Customer Protections

Google Seal of Trustworthiness 

Google Trusted Stores vs. Amazon Prime

 

 

About the AuthorMary Weinstein is the Director of Content at CPC Strategy, with extensive experience in all things retail search, Ecommerce, Google Shopping and digital marketing. A NY native, Mary spends her time educating online merchants, hiking and drinking copious amounts of coffee. See all posts by this author here.

  • http://www.facebook.com/profile.php?id=100000792442246 Umair Amjad Ali

    Very Nice post.

  • http://www.facebook.com/profile.php?id=1816466359 Audra Hendrix

    Google shopping is not the worst comparison tool ever. If the merchant you’re looking for (read small business) can’t afford to pay enough, you won’t see them listed AT ALL anymore. Here, try searching for a 28PX silver battery and then click on the shopping link, not only do you get mostly not batteries, but only 1 or two merchants that were willing to pay for it are even listed. BOOOOOOOOO Google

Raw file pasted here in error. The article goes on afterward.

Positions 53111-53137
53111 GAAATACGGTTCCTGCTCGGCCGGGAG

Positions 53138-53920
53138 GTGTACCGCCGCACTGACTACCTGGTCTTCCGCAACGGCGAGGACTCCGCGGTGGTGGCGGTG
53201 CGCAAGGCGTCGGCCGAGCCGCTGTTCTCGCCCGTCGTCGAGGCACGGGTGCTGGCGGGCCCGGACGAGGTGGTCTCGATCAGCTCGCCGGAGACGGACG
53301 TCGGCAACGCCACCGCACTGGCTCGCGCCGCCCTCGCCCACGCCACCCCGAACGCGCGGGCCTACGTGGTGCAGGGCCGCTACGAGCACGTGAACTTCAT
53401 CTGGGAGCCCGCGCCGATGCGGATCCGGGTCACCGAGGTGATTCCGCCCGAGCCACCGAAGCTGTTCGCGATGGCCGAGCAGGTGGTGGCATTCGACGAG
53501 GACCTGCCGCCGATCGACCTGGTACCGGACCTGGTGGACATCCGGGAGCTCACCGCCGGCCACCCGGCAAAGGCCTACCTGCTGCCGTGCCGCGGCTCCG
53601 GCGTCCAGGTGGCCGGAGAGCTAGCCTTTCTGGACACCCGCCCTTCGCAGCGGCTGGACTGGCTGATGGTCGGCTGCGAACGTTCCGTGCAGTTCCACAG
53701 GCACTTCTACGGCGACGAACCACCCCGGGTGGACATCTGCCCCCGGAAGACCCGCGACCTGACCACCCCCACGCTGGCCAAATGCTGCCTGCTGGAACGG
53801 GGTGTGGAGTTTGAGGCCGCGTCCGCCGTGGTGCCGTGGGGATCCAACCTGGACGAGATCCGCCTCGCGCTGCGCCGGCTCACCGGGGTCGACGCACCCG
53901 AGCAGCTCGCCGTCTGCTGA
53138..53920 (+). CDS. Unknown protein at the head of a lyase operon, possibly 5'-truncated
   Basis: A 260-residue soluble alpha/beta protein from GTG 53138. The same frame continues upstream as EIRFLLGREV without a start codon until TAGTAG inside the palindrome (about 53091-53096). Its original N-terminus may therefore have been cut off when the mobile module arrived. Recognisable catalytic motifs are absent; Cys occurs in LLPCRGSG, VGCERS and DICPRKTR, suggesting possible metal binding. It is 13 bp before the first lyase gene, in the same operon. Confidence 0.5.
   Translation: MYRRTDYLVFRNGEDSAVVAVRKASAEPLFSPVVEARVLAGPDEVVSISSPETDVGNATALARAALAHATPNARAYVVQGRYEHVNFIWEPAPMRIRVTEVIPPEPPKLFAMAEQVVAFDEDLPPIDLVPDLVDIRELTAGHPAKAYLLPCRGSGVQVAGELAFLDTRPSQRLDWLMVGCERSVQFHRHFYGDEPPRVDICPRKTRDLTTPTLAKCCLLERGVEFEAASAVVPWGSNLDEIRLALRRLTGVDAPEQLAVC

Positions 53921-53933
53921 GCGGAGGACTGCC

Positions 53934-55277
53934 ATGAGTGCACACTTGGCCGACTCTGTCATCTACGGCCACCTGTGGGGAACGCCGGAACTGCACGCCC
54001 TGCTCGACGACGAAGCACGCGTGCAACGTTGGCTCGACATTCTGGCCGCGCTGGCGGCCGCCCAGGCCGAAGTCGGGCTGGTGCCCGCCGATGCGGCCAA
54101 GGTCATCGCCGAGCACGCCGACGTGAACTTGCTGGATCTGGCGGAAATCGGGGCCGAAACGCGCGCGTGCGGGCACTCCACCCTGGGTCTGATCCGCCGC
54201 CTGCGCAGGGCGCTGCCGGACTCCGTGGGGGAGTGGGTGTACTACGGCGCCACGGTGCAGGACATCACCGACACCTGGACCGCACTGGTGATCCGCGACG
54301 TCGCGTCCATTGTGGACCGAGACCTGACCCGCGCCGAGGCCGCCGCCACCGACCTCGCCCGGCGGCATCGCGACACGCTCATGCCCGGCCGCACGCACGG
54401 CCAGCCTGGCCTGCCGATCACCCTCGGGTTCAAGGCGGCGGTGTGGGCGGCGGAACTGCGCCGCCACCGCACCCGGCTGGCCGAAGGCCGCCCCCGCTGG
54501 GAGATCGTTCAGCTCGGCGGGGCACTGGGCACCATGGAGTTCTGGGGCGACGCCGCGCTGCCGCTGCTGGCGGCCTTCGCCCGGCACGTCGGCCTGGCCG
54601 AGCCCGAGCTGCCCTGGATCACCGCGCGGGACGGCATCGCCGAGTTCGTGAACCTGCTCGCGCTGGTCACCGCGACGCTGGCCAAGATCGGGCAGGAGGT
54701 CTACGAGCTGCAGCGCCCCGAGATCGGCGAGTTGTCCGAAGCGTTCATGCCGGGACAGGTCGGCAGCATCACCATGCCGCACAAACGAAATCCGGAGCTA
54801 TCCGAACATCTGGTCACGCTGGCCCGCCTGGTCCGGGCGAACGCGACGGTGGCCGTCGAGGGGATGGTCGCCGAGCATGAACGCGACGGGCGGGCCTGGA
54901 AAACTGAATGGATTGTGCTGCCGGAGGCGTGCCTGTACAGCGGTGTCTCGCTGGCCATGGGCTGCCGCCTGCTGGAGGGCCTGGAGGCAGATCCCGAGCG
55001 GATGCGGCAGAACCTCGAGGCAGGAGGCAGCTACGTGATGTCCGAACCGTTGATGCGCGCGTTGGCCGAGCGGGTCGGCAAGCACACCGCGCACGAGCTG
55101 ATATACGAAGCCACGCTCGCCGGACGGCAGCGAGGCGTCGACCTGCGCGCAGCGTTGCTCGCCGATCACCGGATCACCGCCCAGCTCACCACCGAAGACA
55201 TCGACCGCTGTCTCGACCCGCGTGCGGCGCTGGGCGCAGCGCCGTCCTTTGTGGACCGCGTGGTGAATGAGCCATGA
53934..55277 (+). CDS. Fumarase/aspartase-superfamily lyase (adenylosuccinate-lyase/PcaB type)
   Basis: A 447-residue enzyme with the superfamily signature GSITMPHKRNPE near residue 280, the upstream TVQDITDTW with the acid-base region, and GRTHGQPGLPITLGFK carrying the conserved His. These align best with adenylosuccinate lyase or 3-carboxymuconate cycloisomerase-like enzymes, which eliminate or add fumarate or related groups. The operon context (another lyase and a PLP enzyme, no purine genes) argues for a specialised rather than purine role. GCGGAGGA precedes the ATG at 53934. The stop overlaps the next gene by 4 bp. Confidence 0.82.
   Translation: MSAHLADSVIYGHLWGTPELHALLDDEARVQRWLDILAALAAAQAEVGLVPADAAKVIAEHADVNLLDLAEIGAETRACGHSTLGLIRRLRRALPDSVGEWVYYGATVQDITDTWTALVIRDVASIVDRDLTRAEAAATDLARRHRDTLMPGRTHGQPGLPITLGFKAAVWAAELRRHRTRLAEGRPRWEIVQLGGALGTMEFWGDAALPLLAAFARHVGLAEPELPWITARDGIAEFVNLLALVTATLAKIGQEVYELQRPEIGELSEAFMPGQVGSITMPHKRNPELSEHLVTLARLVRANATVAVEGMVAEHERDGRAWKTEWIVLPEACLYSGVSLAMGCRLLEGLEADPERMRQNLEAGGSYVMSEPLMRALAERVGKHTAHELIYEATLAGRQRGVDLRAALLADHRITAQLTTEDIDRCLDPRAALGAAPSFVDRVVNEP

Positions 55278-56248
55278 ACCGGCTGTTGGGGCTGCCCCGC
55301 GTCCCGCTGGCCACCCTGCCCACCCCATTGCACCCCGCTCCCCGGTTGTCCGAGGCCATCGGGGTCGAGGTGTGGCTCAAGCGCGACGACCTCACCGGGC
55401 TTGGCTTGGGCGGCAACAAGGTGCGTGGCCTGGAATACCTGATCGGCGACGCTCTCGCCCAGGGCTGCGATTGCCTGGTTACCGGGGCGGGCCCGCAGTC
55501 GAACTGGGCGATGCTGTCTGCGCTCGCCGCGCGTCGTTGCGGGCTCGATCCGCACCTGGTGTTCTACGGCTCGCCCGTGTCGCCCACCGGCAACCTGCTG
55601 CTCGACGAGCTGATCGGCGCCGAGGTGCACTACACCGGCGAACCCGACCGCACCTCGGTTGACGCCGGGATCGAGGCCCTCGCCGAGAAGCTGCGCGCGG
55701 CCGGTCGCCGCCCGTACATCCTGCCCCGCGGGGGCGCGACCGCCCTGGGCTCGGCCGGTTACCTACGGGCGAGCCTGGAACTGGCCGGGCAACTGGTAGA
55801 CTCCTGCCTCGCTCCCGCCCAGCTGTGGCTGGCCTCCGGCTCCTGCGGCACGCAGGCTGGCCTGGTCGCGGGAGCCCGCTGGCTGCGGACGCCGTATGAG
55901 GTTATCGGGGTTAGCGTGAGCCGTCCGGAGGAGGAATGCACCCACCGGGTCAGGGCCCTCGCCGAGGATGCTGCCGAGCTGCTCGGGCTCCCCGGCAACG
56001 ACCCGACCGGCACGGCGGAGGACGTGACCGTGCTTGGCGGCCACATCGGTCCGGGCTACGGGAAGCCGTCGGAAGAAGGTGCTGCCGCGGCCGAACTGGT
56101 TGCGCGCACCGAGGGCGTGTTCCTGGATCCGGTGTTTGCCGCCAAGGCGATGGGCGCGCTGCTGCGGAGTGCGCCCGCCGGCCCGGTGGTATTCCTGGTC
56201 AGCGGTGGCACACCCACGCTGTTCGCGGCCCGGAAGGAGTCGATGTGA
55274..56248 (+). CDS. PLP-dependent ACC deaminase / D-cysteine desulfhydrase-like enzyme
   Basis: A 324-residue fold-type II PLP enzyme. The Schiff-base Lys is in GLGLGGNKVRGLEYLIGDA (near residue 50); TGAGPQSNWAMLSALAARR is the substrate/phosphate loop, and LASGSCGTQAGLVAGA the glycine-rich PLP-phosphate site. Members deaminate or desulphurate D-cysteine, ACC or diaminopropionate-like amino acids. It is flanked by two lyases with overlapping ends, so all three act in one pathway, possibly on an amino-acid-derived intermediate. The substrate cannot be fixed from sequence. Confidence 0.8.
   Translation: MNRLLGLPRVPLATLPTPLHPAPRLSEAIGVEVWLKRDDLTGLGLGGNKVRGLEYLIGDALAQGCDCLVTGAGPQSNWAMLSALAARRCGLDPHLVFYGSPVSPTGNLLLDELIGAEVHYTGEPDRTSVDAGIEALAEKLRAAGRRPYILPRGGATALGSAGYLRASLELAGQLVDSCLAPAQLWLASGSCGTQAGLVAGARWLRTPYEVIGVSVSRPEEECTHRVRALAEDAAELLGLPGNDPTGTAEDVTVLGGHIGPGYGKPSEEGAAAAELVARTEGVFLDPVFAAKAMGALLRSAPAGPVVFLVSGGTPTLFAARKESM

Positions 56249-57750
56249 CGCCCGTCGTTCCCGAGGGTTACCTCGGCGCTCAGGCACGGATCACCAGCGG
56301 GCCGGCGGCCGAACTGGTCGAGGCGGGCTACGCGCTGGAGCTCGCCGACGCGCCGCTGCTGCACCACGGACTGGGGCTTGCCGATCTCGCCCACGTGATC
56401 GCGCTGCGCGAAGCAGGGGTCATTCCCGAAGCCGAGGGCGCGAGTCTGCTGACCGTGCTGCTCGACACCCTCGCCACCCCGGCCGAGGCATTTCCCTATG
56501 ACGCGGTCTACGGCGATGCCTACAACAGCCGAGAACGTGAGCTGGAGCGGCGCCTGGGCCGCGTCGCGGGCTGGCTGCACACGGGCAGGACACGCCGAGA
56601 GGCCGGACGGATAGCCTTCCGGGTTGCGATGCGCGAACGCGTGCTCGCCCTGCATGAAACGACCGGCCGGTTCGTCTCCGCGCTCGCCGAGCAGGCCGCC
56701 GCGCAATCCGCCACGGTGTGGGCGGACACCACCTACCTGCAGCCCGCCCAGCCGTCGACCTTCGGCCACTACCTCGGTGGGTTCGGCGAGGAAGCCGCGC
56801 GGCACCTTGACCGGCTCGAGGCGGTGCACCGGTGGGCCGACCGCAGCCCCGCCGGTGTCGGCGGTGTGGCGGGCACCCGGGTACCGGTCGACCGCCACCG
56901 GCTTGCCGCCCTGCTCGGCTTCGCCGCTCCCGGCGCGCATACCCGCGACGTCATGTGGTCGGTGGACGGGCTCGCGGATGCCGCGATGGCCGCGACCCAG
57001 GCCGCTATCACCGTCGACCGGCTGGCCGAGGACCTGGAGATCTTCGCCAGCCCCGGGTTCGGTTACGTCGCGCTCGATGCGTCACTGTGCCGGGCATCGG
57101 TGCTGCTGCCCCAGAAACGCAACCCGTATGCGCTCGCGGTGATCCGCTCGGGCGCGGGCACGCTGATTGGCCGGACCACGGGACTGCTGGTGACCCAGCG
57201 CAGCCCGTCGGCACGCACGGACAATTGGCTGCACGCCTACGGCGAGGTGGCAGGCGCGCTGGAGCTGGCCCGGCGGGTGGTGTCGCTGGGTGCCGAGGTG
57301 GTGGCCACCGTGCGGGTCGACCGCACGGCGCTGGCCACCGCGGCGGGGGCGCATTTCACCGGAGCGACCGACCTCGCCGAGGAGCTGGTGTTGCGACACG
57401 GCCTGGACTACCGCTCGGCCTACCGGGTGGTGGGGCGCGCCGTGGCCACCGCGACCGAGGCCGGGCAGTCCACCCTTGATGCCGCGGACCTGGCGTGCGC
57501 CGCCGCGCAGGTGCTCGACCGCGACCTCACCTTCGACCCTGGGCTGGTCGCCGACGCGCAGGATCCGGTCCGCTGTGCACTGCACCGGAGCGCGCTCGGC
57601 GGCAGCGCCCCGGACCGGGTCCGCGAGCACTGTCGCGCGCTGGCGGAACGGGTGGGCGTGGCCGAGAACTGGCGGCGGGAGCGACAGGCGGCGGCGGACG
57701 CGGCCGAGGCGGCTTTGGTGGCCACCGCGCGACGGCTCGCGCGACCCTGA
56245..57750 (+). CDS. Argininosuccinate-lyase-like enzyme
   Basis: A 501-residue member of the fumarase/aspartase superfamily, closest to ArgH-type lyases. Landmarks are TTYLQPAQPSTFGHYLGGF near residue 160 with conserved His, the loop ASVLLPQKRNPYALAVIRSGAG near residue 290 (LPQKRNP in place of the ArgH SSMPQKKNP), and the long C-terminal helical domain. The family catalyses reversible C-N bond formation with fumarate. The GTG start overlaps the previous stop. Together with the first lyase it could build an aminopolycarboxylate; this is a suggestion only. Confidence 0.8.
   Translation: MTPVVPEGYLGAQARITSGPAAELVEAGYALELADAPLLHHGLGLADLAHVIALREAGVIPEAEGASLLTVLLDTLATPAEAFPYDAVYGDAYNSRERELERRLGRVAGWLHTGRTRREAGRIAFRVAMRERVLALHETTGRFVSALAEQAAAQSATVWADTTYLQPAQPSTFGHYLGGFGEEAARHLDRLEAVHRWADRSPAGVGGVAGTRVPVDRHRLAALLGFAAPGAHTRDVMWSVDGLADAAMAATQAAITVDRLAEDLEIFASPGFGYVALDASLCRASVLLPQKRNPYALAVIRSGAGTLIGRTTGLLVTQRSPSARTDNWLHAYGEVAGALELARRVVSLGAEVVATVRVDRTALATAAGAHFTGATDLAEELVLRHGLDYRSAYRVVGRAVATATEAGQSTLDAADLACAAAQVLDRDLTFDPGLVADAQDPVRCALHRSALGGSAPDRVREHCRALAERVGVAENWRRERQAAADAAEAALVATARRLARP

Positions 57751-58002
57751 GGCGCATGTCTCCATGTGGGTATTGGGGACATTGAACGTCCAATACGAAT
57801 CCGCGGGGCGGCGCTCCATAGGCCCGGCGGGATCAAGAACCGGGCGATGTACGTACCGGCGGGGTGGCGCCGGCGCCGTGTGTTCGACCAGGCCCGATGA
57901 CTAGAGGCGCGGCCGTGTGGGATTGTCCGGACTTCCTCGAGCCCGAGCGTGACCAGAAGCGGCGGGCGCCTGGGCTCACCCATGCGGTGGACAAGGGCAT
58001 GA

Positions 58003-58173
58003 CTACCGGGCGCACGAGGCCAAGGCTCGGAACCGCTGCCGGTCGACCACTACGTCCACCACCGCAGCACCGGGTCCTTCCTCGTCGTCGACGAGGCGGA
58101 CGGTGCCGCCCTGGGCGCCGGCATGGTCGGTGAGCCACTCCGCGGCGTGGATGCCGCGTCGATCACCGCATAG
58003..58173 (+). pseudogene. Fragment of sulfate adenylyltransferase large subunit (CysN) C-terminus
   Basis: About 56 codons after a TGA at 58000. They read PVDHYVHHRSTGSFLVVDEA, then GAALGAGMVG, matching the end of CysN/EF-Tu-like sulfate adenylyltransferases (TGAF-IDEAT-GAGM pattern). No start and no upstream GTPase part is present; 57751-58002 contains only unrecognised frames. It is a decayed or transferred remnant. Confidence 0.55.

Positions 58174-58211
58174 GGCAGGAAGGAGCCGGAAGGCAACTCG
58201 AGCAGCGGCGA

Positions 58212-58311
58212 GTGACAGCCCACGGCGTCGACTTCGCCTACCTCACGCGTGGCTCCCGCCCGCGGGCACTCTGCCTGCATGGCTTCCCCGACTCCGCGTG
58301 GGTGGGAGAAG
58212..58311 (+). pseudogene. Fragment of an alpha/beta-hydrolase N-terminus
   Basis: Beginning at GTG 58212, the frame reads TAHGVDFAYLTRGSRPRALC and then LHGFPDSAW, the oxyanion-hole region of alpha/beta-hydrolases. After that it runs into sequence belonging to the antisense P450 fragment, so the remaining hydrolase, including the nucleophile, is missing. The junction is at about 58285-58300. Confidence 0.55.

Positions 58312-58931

• http://www.facebook.com/profile.php?id=1042174097 Ronald G. Nixon

    Despite what Google says, Google Shopping is bad for small businesses that do not have big advertising budgets.

    I did a local search for a toy company that I just started carrying in my store. Only one page was returned. It was almost all ads from one competitor and a couple of ads from big corporations.

    At the bottom of the page was: In order to show you the most relevant results, some have been omitted. If you like, you can repeat the search with the omitted results included.

    When I clicked on the above link, my site, which I’ve started optimizing for this product, was at the bottom of page one along with 38,000 results that wern’t there until I clicked on the link to show omitted results.

    I stopped watching commercial television because of the wall to wall constant commerccials. Is this what we have to look forward too with the new Google shopping? Maybe shoppers will catch on and stop using Google when they realize their results are based on who pays the most for ads and nothing else.